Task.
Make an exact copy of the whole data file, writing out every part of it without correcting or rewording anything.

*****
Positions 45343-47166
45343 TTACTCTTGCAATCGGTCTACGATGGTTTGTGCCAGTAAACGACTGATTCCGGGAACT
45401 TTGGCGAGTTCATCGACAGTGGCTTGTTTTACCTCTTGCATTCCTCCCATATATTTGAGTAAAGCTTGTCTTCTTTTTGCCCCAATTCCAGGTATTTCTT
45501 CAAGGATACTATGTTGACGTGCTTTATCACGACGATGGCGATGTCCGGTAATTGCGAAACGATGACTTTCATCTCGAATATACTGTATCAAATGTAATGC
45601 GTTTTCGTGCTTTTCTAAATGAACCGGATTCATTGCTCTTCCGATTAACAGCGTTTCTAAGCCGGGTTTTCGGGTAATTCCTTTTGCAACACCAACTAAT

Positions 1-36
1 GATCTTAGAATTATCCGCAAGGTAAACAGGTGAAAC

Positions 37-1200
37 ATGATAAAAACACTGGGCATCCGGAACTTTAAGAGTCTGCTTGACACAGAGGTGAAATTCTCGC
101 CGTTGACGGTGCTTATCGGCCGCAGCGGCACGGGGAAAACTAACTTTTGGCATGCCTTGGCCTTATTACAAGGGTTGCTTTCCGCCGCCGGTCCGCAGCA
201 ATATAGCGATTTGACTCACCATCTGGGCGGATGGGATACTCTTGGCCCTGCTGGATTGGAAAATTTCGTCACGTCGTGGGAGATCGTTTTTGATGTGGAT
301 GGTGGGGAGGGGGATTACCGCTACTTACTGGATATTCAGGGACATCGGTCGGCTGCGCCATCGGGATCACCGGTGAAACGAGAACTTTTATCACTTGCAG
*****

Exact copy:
Positions 45343-47166
45343 TTACTCTTGCAATCGGTCTACGATGGTTTGTGCCAGTAAACGACTGATTCCGGGAACT
45401 TTGGCGAGTTCATCGACAGTGGCTTGTTTTACCTCTTGCATTCCTCCCATATATTTGAGTAAAGCTTGTCTTCTTTTTGCCCCAATTCCAGGTATTTCTT
45501 CAAGGATACTATGTTGACGTGCTTTATCACGACGATGGCGATGTCCGGTAATTGCGAAACGATGACTTTCATCTCGAATATACTGTATCAAATGTAATGC
45601 GTTTTCGTGCTTTTCTAAATGAACCGGATTCATTGCTCTTCCGATTAACAGCGTTTCTAAGCCGGGTTTTCGGGTAATTCCTTTTGCAACACCAACTAAT

Positions 1-36
1 GATCTTAGAATTATCCGCAAGGTAAACAGGTGAAAC

Positions 37-1200
37 ATGATAAAAACACTGGGCATCCGGAACTTTAAGAGTCTGCTTGACACAGAGGTGAAATTCTCGC
101 CGTTGACGGTGCTTATCGGCCGCAGCGGCACGGGGAAAACTAACTTTTGGCATGCCTTGGCCTTATTACAAGGGTTGCTTTCCGCCGCCGGTCCGCAGCA
201 ATATAGCGATTTGACTCACCATCTGGGCGGATGGGATACTCTTGGCCCTGCTGGATTGGAAAATTTCGTCACGTCGTGGGAGATCGTTTTTGATGTGGAT
301 GGTGGGGAGGGGGATTACCGCTACTTACTGGATATTCAGGGACATCGGTCGGCTGCGCCATCGGGATCACCGGTGAAACGAGAACTTTTATCACTTGCAG